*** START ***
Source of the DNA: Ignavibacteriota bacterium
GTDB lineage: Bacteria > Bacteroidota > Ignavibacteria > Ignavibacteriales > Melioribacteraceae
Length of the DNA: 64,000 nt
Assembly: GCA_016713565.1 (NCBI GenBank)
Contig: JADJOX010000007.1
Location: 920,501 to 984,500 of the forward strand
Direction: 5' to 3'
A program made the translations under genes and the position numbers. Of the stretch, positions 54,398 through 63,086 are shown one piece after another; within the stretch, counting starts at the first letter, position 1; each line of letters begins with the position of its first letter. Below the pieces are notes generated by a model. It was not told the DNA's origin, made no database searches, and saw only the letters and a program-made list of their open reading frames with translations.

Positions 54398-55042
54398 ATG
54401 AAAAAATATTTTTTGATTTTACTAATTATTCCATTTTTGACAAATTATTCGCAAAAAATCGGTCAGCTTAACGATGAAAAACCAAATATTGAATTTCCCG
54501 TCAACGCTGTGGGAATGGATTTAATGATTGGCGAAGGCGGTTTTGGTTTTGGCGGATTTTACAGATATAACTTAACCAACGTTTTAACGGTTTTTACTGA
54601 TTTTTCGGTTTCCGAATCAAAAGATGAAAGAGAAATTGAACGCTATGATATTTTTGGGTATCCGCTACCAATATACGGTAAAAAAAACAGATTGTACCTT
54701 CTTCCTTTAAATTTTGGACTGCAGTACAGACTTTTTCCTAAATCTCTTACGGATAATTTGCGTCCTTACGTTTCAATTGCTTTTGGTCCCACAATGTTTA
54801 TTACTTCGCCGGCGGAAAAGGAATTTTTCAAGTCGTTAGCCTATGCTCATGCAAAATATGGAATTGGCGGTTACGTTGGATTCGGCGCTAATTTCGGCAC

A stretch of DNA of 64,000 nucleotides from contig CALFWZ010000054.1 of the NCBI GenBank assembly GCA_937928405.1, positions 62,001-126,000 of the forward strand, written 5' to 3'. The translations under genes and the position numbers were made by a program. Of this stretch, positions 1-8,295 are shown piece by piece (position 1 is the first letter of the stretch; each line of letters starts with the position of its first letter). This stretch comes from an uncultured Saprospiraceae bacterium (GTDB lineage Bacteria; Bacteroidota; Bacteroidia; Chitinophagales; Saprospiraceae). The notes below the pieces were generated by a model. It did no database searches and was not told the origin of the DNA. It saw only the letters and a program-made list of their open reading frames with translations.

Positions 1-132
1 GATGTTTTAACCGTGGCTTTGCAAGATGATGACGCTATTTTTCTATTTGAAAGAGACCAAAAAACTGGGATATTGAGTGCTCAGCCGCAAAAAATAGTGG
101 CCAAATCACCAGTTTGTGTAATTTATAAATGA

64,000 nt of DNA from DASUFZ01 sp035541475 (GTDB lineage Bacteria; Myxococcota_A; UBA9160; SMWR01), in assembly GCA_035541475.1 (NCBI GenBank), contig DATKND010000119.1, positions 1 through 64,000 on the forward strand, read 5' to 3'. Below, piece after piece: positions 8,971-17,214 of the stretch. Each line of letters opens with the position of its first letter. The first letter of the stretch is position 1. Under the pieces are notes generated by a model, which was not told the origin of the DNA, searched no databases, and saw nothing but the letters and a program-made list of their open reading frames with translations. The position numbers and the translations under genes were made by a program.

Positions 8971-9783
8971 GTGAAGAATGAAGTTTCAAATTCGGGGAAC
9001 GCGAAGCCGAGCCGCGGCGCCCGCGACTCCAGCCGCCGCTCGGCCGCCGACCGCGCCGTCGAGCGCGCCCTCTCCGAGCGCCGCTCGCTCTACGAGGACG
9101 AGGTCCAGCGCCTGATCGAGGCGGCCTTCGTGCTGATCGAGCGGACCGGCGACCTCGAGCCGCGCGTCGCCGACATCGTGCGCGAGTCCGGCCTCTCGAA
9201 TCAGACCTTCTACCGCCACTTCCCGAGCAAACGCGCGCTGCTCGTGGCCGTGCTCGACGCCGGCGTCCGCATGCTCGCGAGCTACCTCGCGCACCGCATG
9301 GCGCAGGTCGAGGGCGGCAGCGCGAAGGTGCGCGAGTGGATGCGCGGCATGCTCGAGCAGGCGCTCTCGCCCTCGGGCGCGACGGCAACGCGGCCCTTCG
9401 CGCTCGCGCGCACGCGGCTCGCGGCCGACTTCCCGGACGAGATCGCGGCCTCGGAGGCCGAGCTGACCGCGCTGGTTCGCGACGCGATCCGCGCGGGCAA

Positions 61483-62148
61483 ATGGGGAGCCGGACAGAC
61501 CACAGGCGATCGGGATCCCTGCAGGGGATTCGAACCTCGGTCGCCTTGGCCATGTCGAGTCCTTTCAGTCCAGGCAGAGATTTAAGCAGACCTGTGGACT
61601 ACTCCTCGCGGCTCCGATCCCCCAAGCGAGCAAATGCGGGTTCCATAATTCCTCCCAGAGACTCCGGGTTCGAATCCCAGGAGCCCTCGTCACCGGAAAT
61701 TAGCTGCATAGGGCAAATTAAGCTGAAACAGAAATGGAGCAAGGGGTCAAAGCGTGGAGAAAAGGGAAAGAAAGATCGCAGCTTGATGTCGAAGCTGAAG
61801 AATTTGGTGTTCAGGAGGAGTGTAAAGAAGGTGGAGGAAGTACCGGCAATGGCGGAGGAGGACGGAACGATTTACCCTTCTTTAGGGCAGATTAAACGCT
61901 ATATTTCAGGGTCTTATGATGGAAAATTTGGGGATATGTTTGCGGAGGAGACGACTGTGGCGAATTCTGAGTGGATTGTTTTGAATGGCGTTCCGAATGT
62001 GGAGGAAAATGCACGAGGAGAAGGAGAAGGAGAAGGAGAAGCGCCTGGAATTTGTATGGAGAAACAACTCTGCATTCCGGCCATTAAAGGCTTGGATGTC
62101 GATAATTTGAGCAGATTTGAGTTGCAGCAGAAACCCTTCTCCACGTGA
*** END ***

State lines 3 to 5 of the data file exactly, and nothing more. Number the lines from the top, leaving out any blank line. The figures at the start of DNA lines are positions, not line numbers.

Length of the DNA: 64,000 nt
Assembly: GCA_016713565.1 (NCBI GenBank)
Contig: JADJOX010000007.1